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Geert Wilders' American friends

Anthony Deutsch and Mark Hosenball suggest in a new article for Reuters that anti-Islam Dutch politician Geert Wilders' activities are being financially supported -- at least in part -- by anti-Islam groups in the United States:

The Middle East Forum, a pro-Israeli think tank based in Philadelphia, funded Wilders' legal defense in 2010 and 2011 against Dutch charges of inciting racial hatred, its director Daniel Pipes said. The Middle East Forum has a stated goal, according to its website, of protecting the "freedom of public speech of anti-Islamist authors, promoting American interests in the Middle East and protecting the constitutional order from Middle Eastern threats". It sent money directly to Wilders' lawyer via its Legal Project, Pipes said.

FrontPage magazine editor David Horowitz acknowledged paying Wilders "a good fee" for making speeches in the United States and helping to raise money to help him fight a controversial travel ban in Britain. He also co-hosted an auction of the Danish Mohammed cartoons with Wilders in Los Angeles but does not remember what happened to the proceeds. 

Horowitz and Pipes deny funding the Freedom Party's activities in Holland, which would be illegal under U.S. law. Unlike most Dutch parties, the Freedom Party does not accept government subsidies, which means it doesn't have to disclose its funding sources to the same extent. Its critics have alleged that much of its funding comes from outside the country. 

There isn't quite a smoking gun here. Paying Wilders speaking fees or helping raise money for his legal defense isn't quite the same thing as funding his political activities. But the article does underline the growing affinity between anti-Islam groups in the U.S. and their counterparts on the European far right which became apparent during the "Ground Zero Mosque" controversy.

In 2009, I attended a speech Wilders gave in Washington hosted by Frank Gaffney's Center for Security Policy. During that same trip, he was invited by U.S. Senator John Kyl to show his controversial documentary Fitna on Capitol Hill. 

The Netherlands is holding closely-watched parliamentary elections on Wednesday, during which Wilders' group, along with the far-left Socialist Party, are looking to take advantage of anti-EU sentiment. 

ROBIN UTRECHT/AFP/GettyImages

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Some complications for Honduran Hong Kong

We've written a bit here before on Honduras's planned Región Especial de Desarrollo -- a planned free enterprise zone with its own legal and judicial institutions set up along the lines of economist Paul Romer's "charter cities" concept.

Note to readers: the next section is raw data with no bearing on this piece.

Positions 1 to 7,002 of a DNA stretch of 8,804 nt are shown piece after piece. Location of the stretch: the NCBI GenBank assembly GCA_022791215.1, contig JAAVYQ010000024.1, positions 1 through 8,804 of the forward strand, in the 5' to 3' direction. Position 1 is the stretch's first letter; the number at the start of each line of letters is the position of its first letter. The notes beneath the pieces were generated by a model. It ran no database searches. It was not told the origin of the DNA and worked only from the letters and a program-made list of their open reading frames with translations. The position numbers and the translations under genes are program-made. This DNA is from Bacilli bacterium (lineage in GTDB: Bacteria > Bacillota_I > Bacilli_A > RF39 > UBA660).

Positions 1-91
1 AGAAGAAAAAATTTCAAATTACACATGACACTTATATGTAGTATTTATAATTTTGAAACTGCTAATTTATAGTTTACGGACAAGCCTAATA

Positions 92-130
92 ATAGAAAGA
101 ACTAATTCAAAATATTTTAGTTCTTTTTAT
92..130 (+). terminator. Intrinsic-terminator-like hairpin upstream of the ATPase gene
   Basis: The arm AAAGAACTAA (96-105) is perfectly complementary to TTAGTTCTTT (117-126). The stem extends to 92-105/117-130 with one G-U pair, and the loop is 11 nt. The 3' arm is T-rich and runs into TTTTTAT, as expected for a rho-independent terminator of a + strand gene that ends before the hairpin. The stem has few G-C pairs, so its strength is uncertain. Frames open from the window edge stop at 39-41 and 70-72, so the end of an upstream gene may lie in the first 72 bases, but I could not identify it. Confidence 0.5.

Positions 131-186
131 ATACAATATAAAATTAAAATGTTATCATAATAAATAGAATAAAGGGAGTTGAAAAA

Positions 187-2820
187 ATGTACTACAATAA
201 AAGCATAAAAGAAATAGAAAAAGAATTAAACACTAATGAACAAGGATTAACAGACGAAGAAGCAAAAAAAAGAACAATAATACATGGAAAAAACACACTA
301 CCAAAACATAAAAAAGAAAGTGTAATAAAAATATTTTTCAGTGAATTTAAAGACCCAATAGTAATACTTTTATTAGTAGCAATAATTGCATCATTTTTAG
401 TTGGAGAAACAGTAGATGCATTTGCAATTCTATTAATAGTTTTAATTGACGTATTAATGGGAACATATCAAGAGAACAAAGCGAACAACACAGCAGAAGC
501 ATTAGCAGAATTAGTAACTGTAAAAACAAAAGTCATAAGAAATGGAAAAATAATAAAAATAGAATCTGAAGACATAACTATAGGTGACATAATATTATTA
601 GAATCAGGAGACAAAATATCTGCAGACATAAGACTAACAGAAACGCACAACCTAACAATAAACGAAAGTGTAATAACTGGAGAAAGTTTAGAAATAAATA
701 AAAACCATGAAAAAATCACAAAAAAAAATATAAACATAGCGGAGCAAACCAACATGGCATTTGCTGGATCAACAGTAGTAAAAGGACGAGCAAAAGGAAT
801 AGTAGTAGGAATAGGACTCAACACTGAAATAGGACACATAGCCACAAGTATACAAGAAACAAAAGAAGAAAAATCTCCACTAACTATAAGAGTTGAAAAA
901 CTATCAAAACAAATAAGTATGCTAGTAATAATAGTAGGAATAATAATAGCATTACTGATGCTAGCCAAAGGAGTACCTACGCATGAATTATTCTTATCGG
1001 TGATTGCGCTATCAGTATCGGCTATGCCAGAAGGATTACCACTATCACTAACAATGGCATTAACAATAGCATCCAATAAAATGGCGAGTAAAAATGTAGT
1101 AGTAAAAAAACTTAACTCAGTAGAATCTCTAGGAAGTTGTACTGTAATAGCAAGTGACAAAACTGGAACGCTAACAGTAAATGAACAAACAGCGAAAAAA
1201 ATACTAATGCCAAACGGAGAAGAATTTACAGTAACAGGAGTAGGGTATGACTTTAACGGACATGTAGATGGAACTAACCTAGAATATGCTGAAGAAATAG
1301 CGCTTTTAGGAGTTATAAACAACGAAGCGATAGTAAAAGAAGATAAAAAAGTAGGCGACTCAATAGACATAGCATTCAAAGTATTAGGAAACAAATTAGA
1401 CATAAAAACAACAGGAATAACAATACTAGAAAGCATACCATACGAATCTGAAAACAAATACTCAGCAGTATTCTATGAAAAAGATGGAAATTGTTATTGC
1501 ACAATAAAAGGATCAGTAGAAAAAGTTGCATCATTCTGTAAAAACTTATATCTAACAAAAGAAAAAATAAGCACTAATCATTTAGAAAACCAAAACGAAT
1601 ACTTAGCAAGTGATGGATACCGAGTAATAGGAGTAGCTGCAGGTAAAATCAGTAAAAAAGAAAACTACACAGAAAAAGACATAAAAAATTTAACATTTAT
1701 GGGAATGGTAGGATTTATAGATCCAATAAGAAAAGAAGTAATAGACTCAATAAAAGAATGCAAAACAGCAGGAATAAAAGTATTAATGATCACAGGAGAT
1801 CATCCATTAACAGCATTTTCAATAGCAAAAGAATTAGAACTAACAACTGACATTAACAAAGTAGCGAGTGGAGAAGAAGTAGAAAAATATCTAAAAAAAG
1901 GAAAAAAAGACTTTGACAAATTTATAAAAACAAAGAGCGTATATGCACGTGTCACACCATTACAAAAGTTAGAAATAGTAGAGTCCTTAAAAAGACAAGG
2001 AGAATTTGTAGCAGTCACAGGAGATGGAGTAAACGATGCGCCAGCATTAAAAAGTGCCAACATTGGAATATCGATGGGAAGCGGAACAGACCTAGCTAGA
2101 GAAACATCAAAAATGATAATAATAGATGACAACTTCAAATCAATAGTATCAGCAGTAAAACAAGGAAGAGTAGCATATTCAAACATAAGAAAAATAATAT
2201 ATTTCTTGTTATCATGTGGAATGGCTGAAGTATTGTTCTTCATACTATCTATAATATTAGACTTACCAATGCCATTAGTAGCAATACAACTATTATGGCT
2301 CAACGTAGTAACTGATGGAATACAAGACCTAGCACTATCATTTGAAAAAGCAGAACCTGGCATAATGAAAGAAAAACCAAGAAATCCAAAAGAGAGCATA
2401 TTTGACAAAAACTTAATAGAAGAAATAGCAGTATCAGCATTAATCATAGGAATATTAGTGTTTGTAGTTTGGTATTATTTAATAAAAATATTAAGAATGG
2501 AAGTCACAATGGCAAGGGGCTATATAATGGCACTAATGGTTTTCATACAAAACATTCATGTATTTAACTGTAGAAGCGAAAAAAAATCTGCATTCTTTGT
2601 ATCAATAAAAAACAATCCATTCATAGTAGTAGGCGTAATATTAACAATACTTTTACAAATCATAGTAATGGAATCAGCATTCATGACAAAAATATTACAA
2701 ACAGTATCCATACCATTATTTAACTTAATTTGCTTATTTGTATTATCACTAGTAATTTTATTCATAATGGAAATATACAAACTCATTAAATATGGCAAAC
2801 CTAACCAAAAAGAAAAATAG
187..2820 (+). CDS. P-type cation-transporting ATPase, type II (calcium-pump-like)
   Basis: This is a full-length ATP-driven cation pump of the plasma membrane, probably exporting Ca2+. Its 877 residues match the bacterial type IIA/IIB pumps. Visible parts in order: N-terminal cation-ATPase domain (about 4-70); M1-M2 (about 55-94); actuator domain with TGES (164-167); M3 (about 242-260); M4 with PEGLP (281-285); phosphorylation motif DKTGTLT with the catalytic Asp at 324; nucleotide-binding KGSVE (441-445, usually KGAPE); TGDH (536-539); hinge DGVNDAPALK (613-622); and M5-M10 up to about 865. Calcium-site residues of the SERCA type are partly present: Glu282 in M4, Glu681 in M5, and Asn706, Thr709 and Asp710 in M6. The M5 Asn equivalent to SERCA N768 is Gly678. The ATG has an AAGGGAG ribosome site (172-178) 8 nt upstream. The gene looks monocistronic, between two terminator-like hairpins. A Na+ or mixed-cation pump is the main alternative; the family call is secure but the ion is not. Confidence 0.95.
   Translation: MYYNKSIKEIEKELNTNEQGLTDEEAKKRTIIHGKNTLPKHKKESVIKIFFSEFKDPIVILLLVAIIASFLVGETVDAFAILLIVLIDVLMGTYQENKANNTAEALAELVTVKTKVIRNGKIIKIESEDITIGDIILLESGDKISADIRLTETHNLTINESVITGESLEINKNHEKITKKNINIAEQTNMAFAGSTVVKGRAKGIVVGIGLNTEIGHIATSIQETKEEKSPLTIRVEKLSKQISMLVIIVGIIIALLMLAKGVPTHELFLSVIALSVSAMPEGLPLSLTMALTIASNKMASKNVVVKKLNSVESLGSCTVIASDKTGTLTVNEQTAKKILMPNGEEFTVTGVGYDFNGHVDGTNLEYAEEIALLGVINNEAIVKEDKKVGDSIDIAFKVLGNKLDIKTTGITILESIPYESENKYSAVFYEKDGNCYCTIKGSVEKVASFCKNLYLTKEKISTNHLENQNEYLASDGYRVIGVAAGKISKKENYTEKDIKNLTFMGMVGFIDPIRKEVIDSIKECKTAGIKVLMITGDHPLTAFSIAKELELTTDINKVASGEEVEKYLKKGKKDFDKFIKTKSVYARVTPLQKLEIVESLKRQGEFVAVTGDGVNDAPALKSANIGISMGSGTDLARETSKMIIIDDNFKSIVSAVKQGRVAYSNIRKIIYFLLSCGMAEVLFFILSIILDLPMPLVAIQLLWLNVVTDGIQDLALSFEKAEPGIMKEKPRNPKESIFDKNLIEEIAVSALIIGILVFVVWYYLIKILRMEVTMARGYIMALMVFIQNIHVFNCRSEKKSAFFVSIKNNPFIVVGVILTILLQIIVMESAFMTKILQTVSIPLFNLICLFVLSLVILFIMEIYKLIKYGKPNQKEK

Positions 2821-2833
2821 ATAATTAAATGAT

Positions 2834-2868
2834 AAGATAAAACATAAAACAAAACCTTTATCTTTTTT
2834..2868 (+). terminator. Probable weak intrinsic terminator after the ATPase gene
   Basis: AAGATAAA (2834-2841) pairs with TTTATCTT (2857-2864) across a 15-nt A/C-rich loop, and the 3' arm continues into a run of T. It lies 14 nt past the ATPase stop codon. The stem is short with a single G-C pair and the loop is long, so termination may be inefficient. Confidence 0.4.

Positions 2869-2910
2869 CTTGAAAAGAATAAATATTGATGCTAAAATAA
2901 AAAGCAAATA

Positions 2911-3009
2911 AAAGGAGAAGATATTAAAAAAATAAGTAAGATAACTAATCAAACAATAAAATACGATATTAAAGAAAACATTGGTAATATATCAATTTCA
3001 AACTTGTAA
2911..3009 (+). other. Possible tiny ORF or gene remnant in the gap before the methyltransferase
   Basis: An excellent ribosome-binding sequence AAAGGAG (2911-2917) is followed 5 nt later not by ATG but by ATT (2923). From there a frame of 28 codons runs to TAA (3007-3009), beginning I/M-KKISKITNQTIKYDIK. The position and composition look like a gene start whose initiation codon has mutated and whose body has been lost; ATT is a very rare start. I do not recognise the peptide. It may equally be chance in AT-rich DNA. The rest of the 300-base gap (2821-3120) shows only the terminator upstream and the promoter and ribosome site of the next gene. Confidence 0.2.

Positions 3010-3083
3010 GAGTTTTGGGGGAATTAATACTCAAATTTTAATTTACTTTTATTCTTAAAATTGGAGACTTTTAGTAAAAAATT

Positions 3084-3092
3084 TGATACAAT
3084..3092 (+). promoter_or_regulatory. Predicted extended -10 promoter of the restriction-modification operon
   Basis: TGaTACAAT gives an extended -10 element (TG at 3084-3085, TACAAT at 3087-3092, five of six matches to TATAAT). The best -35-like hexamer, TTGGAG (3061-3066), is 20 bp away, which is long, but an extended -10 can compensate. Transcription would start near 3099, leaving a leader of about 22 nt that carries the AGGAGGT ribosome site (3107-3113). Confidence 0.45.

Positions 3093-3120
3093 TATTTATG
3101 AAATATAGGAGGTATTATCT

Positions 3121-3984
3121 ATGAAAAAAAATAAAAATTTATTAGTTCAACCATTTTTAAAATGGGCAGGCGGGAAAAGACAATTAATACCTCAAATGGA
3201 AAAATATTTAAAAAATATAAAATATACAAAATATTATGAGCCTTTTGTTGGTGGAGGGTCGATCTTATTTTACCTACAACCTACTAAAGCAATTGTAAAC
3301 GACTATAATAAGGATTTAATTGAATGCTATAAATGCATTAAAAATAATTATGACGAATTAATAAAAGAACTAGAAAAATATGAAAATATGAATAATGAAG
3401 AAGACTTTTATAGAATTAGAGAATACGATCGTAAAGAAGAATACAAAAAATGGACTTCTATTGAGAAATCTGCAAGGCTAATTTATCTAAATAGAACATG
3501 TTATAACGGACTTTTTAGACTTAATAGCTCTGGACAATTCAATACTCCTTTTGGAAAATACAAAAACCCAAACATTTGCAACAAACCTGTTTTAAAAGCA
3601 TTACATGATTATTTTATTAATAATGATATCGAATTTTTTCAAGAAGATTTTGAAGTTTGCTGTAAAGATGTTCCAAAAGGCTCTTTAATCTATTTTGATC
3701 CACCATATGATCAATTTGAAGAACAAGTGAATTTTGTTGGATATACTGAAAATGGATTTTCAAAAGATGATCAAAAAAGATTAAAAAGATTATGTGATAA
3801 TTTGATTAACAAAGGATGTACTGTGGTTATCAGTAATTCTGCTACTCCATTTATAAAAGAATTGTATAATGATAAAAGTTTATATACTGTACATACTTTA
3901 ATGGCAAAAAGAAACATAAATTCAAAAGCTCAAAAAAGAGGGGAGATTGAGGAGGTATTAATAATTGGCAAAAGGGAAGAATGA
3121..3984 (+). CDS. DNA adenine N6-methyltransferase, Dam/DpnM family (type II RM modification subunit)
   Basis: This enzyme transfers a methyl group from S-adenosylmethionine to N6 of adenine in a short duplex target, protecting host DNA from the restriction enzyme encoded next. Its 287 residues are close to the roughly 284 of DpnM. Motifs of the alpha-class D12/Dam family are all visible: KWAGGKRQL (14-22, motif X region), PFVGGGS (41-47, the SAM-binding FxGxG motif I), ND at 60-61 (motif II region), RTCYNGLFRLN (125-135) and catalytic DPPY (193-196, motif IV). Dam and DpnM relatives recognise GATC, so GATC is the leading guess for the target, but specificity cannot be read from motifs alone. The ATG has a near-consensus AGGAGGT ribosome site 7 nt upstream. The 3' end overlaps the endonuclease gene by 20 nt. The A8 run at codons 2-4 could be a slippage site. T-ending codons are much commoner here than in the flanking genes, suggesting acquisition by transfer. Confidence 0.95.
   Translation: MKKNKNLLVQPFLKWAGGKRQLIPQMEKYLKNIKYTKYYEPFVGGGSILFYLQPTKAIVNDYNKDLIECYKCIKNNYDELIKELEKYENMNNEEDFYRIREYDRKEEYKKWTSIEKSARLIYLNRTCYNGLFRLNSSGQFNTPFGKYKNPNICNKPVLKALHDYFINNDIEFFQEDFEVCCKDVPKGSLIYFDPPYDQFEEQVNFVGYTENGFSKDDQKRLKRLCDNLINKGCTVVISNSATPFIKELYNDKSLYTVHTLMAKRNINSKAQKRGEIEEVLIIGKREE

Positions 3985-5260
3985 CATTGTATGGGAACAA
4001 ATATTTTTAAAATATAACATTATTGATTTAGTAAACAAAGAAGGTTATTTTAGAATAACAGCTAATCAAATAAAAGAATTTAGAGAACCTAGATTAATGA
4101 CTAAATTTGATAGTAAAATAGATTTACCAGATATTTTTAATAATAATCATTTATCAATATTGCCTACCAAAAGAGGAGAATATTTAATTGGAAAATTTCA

Last Tuesday, the Honduran government took a major step toward making the project a reality by signing a memorandum of agreement with an international group of investors:

The "model cities" will have their own judiciary, laws, governments and police forces. They also will be empowered to sign international agreements on trade and investment and set their own immigration policy.

Congress president Juan Hernandez said the investment group MGK will invest $15 million to begin building basic infrastructure for the first model city near Puerto Castilla on the Caribbean coast. That first city would create 5,000 jobs over the next six months and up to 200,000 jobs in the future, Hernandez said. South Korea has given Honduras $4 million to conduct a feasibility study, he said.

There seems to be some trouble behind the scenes on the project, however. Last Friday, Romer -- along with fellow members of a transparency commission appointed by the Honduran government -- sent the following letter to President Porfirio Lobo:

Since the report of our appointment as members of the Transparency Commission for the Special Development Regions (REDs) appeared in December 2011, we understand that a constitutional challenge to the legal framework for the REDs has made it difficult for you to publish the decree giving legal validity to our appointment. Thus the conditions have not existed to permit the Transparency Commission to play the role envisioned for this ambitious and important project.

As you continue to work to attract foreign investment under the RED framework in this period of uncertainty, we feel it would be wise to release you from any sense of obligation to proceed with publication of the decree and thus with our formal appointment.

You should know that we, as individuals, continue to believe strongly in the vision behind the Honduran RED initiative, and we stand ready to be of service when the impediments to the full establishment of the institutional framework of the REDs have been resolved.

Romer also told the Guardian that he had been surprised by the MKG investment deal and that the members of the transparency commission "do not have any information, or means to check or look into any aspect of the negotiation."

It was just last May, that Romer was working closely with the Honduran government to promote the idea, co-authoring an op-ed with Lobo's chief of staff to promote the project.